History of the breed

Germany is famous for the German Shepherd, the German Shorthaired Pointer, and the Dachshund, but the Leonberger is one of the country’s best breeds yet not as well known.

They were developed in the mid-1800s by Heinrich Essig, a city councillor in Leonberg, Germany who aimed to create a new breed resembling a lion, depicted on the city’s coat of arms. He cross-bred a female Newfoundland with a male St. Bernard to produce the profuse and regal Leonberger breed, introducing other working breeds as well over the years.

Essig’s goal was also to develop the Leonberger for royalty, and the breed quickly caught on, with such patrons as King Edward VII, Tsar Alexander II, and Napoleon III.

As with many European breeds, World War II wreaked havoc on the numbers of Leonbergers, so much so that only 25 were known to exist afterwards, and only five fit for breeding.

The Leonberger was officially recognised by the Fédération Cynologique in 1955.

Leonberger sitting looking at camera in black and white


From head to tail

Physical characteristics of Leonbergers

1. Ears

Ears set high, medium-sized, thick, hanging alongside head.

2. Head

Slightly domed, impressive head framed by lion-like fur.

3. Body

Immense body, composed of large limbs, broad, deep chest.

4. Coat

Thick, double, water-resistant coat, furry outer coat, soft, dense undercoat.

5. Tail

Fluffy tail, hangs loose, slightly curved when active.

Leonberger lying on rocky outcrop


Things to look out for

From specific breed traits to a general health overview, here are some interesting facts about your Leonberger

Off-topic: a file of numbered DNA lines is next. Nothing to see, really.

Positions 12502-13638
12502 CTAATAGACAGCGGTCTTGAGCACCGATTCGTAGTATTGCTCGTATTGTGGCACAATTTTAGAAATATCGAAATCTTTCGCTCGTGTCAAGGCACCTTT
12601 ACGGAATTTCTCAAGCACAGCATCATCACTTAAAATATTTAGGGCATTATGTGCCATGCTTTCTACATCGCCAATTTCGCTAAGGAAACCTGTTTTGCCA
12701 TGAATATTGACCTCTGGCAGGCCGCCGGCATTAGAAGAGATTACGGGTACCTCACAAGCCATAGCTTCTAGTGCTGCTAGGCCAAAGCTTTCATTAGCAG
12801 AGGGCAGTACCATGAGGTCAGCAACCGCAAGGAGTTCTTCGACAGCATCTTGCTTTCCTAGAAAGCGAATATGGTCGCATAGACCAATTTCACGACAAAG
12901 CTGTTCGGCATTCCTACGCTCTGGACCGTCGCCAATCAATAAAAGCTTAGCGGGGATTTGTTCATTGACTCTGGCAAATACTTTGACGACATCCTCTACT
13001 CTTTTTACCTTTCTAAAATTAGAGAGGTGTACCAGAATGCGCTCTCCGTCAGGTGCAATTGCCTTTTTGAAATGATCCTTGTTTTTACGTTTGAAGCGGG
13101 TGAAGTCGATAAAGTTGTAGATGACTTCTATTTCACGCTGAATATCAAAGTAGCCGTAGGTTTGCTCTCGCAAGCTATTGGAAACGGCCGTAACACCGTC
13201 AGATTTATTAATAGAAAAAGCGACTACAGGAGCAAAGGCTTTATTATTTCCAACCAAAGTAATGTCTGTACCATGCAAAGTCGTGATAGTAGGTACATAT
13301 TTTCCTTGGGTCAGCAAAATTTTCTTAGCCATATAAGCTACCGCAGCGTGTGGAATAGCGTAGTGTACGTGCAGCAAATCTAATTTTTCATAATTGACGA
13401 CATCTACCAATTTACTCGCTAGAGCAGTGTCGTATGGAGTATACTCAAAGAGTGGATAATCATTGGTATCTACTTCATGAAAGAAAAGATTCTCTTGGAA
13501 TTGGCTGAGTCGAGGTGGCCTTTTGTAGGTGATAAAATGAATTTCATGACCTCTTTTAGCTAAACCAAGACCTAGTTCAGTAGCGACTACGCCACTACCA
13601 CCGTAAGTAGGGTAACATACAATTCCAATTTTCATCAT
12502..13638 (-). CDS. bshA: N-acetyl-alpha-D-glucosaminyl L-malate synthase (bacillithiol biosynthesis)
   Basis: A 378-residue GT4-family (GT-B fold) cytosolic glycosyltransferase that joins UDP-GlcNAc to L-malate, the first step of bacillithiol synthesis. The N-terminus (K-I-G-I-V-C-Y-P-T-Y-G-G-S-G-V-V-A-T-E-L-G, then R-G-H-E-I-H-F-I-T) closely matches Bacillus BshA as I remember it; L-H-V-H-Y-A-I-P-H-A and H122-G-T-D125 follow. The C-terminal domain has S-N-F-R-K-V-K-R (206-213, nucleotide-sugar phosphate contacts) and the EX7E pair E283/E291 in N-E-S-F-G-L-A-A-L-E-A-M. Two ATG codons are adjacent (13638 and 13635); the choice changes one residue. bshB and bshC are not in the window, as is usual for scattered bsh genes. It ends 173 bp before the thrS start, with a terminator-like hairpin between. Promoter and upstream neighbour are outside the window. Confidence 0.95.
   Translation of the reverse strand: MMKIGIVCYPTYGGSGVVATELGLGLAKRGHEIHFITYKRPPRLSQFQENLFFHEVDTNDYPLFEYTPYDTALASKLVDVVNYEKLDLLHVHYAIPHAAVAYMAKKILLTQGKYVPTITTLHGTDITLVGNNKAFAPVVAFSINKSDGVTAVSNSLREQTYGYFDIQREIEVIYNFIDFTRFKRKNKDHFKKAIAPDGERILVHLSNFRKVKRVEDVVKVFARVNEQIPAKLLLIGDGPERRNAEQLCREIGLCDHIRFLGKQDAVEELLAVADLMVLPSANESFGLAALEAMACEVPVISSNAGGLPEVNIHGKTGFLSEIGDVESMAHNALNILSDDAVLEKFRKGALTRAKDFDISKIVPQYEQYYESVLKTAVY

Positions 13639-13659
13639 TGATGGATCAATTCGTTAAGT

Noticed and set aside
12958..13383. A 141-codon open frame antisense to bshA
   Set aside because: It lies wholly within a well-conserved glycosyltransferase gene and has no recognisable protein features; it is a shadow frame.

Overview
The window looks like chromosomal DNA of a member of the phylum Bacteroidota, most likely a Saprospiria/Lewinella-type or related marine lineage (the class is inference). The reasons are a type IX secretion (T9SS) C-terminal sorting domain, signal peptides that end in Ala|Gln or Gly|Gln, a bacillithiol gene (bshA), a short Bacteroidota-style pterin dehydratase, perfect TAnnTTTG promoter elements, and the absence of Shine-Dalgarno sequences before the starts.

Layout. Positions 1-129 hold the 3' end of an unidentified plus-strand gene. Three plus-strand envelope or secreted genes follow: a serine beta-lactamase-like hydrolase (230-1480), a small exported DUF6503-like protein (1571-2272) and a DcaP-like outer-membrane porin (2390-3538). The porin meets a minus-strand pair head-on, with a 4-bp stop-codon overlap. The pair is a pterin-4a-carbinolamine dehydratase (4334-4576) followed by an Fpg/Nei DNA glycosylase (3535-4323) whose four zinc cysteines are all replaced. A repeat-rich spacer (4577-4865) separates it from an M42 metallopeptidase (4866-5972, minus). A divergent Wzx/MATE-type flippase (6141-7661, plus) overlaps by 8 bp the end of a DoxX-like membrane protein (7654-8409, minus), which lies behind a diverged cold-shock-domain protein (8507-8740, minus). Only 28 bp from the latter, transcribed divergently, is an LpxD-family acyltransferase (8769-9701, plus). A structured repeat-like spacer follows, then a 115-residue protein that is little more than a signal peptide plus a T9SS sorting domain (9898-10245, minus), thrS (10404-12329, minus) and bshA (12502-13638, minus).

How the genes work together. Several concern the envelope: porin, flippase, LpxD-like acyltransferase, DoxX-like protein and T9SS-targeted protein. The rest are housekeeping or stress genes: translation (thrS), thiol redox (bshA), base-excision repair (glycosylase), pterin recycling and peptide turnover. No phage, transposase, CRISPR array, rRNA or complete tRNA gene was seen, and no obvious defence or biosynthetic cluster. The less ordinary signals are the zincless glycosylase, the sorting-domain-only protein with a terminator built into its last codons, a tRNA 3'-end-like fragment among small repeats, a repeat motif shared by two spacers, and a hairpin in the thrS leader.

Three Leonbergers running on grass towards camera


Caring for your Leonberger

Grooming, training and exercise tips

Long, full, thick, and dense, the Leonberger’s double coat is all of this and more so grooming will be a pretty consistent task—daily is recommended since there is a lot of ground to cover! The Leonberger sheds, and does so most during the moulting season twice a year. Use a metal comb and undercoat rake to tend to the shorter, fluffier undercoat is best as well as a pin brush and slicker brush for the furry, thicker outercoat. Nails should be trimmed every other week to keep this large breed on balance.
The Leonberger‘s size definitely means they should keep active but they don’t require a huge amount of exercise. Not to say that they don’t need room to roam: This is definitely not an apartment dog. And the exercise they enjoy most: Swimming! Leonbergers have a natural affinity for the water.
Training this giant breed needs to start early and socialising them with family and friends is best to develop them correctly. When Leonbergers are puppies and adults, they are bouncy and gregarious, so take care with them around toddlers and small children. With an adult male growing to as large as 150 pounds (68kg), it’s critical that the Leonberger is trained to know their place in the family unit. And the reverse is also true.


All about Leonbergers

Giant breeds are not all hard to handle—actually many, like the Leonberger, are quite affectionate and docile dogs. But knowing how to tackle their girth, especially if one has never owned a dog, is another thing entirely. This is a lot of canine, and the factor to consider with the Leonberger is their stubborn streak. They can easily gain the upper hand if training is not consistent and thorough from a young age.

Underneath that very thick coat lies the heart of a mushball. The Leonberger enjoys a good snuggle tremendously and is quite affectionate. They crave tenderness and will give a lot in return. And despite their size, the Leonberger is very much an indoor dog, always looking after their flock, so naturally gravitates toward nuzzling with their owner—or any member of the family for that matter.



1 - Veterinary Centers of America https://vcahospitals.com/ 

2 - Royal Canin Dog Encyclopaedia. Ed 2010 and 2020

3 - Banfield Pet Hospital https://www.banfield.com/

4 - Royal Canin BHN Product Book

5 - American Kennel Club https://www.akc.org/